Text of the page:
See  this thread for introduction - here, Mr. Francois Tallet from Cisco  explains some of the rationale behind the curious MSTP/RSTP interaction:

https://supportforums.cisco.com/thread/26958

Also study this document closely:

http://www.cisco.com/en/US/customer/tech/tk389/tk621/technologies_white_paper09186a0080094cfc.shtml

Cisco's  implementation of MSTP tries to speak to PVST or PVRST neighbors by  using a so-called PVST Simulation mode, in which a MSTP boundary port  takes the IST (=MSTI0) information and replicates it in outbound PVST  BPDUs for all currently created VLANs. This is done in order to make the  entire region appear as a single PVST switch to the outside world. This  way, all PVST BPDUs originated by the boundary port contain the same information taken from the IST data.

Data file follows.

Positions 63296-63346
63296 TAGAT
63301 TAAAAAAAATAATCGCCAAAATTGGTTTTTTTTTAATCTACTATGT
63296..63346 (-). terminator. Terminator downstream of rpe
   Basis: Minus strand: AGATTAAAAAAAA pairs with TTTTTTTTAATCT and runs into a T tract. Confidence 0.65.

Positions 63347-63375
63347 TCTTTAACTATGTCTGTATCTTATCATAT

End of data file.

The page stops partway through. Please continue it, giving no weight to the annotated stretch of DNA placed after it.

Conversely, information received in BPDUs arriving at a  boundary port is replicated onto the IST running inside the region.  This poses actually a very strong requirement: if the outside world  speaks PVST then all BPDUs received on a boundary port, both standard  STP and PVST BPDUs, must contain identical information - the same root  bridge ID (some documents say that this is the only parameter that must  be identical), the same root path cost, sender bridge ID and sender port  ID, and probably even the timers (the PVST Simulation is not well  documented and I have had no opportunity to play with it in detail).  This is because the MSTP/PVST interaction does not try to sensibly map  external VLANs from PVST to MST instances, and even if it tried, it  would not be able to cope with situations where two different VLANs in  the PVST world have, say, different root bridges while in the MSTP  world, they share the same instance. To put it simply, if several BPDUs  arrive at the boundary port from the outside world, they must be  consistent - in effect identical - so that they can be easily and  uniquely replicated into the MST region on the IST. If they are not,  Cisco switches will block the boundary port and put it into PVST  Simulation Inconsistent state, preventing a possible loop but at the  same time cutting off the MSTP region from the rest of the network.